members, she has harshly lashed out at the GSL re its 
plans to move forward with a bill that would amend the 
executive's powers to call new elections.  In one widely 
reported speech on this issue, Kumaratunga was quoted as 
stating, "They are trying to clip the wings of the 
president.  I will use my powers.  I will not die like a 
6.  (C) Comment:  Kumaratunga has been alternately hot- 
and-cold re this iteration of the peace process since 
its inception.  At times, she has vociferously 
criticized the government's handling of the issue.  At 
other times, she has assumed an almost proprietary air 
by underscoring the fact that the current process has 
roots in moves she took when she first came to power in 
1994-95.  The fact that she is relatively muted on the 
subject now may indicate that she just does not see 
making much political mileage by commenting on the peace 
process at this point.  Reports that she has not yet 
been offered a briefing re the Thai talks are 
disturbing, as it is the sort of slight that only 
increases "cohabitation" tensions.  End Comment. 
Large LTTE Cadre Movement goes smoothly 
7.  (SBU) Under the auspices of the February ceasefire 
accord, the LTTE has made a major troop movement. 
Pierre Elderson, a Sri Lanka Monitoring Mission (SLMM) 
official, has confirmed that 265 LTTE cadre went by 
vehicle from Batticaloa in the east to Omanthai, a LTTE- 
controlled border town in the north-central part of the 
country on September 23.  The movement was monitored by 
SLMM observers and tracked by the Sri Lankan military. 
Elderson reported that the movement went smoothly with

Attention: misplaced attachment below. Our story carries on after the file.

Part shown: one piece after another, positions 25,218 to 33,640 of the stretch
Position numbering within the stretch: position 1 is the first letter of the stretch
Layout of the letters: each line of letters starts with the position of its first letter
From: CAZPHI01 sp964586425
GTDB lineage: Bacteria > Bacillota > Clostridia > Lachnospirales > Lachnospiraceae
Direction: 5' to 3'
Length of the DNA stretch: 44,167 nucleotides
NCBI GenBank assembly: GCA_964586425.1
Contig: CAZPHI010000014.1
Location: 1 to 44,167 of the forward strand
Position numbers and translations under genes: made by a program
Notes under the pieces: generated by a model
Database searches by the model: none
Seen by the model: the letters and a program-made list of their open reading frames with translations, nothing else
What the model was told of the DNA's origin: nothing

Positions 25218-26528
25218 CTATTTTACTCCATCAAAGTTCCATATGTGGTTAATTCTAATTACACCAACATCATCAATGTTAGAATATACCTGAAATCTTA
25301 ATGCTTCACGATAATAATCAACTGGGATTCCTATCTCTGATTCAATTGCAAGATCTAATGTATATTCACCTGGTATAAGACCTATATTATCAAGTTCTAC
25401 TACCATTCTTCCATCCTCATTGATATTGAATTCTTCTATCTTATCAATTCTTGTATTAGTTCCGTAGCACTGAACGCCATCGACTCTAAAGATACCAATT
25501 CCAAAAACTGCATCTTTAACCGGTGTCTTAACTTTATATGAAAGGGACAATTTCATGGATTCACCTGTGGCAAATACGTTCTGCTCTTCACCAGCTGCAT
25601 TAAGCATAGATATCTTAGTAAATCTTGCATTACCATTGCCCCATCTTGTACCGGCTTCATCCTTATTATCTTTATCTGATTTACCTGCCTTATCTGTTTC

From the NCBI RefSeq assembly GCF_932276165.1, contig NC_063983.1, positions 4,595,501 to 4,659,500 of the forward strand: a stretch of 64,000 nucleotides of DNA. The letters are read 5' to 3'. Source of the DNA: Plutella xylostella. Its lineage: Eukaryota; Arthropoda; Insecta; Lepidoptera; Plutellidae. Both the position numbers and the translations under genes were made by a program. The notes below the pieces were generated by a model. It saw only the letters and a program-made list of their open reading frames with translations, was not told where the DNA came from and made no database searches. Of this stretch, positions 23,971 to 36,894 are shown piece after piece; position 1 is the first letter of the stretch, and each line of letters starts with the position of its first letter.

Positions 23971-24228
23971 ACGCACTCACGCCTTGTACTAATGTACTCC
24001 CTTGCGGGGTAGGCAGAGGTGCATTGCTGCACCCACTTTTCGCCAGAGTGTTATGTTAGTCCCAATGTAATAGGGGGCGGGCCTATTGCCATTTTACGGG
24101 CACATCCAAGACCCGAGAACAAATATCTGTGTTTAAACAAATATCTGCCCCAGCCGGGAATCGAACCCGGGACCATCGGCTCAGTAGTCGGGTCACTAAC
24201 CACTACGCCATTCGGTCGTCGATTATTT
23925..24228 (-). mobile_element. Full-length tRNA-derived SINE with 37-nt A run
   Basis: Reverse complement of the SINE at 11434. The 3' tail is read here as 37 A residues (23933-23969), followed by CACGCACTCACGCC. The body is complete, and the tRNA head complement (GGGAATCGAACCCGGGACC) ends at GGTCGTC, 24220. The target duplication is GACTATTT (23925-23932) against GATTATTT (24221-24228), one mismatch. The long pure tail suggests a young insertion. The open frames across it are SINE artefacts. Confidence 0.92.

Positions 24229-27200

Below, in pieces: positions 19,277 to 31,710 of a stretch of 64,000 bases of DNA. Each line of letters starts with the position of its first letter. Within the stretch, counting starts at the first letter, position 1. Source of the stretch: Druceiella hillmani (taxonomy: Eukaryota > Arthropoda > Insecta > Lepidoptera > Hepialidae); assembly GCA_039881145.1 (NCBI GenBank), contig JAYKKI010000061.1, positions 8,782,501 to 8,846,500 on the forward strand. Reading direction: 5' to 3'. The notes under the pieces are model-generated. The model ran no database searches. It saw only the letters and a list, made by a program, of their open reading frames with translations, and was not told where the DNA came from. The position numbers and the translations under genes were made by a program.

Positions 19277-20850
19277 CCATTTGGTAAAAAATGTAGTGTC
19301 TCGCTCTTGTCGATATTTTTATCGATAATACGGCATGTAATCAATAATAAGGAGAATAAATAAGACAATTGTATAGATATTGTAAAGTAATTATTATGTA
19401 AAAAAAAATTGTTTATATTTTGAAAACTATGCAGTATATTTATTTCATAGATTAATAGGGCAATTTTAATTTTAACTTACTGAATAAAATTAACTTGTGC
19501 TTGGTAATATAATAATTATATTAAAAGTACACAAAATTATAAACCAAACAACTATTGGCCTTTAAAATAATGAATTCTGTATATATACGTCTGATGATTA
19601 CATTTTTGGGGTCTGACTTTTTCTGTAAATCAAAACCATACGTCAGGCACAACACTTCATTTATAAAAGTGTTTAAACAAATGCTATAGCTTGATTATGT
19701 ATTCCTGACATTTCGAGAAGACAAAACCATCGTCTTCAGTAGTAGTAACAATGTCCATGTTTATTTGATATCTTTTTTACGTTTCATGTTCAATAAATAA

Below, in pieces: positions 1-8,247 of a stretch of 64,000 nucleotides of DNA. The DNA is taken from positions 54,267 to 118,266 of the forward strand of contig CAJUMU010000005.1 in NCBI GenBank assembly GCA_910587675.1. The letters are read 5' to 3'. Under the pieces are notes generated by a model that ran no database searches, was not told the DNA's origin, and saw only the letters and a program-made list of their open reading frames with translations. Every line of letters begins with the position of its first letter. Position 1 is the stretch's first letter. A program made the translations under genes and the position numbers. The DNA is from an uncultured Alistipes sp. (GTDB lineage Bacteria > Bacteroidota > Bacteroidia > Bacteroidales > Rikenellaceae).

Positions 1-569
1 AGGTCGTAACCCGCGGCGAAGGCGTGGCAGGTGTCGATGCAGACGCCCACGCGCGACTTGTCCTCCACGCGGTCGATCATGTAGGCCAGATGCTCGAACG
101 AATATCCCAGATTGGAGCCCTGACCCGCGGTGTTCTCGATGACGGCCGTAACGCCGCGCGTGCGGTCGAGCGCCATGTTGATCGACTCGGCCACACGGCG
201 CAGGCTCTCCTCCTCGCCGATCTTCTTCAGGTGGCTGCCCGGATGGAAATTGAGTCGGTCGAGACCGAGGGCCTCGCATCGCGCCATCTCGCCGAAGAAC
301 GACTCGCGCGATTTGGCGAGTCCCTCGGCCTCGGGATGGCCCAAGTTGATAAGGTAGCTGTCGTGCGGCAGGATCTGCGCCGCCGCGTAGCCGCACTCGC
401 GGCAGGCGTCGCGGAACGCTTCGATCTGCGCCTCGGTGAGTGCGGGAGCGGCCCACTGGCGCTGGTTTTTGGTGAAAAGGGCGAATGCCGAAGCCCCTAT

no problems reported.  He added that 210 of the cadre 
were female and 55 male.  Originally slated to be a sea 
movement, bad weather offshore necessitated that it be 
by land. 
8.  (SBU) Comment:  There have been a number of cadre 
movements so far, but this is the largest to date.  The 
fact that it went so smoothly is a testament to how well 
the ceasefire accord and related GSL-LTTE understandings 
are being implemented.  The SLMM showed great skill in 
arranging the movement, which we understand took hours 
of laborious mediation.  End Comment. 
Cricket's Healing Powers 
9.  (U) Sri Lankans are avidly embracing a major 
international cricket tourney now taking place in 
Colombo.  The three-week tournament sponsored by the 
International Cricket Council is the second most 
important in cricket, ranking just after the World Cup. 
All of the best international cricket teams have been 
participating, including Australia, India, Pakistan, and 
the popular local team.  Large crowds have flocked to 
the matches and the TV audience, including in the war- 
ravaged north and east, is said to be huge.  The fact 
that the Sri Lankan team has done quite well has also 
helped ratings, no doubt.  The country is expected to 
come to a standstill when Sri Lanka plays defending 
world champion Australia on September 27. 
10.  (SBU) Comment:  The fact that a major cricket 
tournament is taking place in Sri Lanka at all is a 
pleasant surprise to many here.  Sri Lankans had grown 
used to their cricket-mad country being overlooked as a 
host for major events because of the conflict and the 
danger of terrorism.  Big events can now take place in 
Sri Lanka due to the peace process, however, and Sri 
Lankans of all ethnic stripes appreciate that.  Indeed, 
for Sri Lankans the news only gets better:  a major test 
match between the Australian and Pakistani teams had to 
be moved from Pakistan because of tensions there.  The 
new site:  Sri Lanka.  End Comment. 
11.  (U) Minimize considered.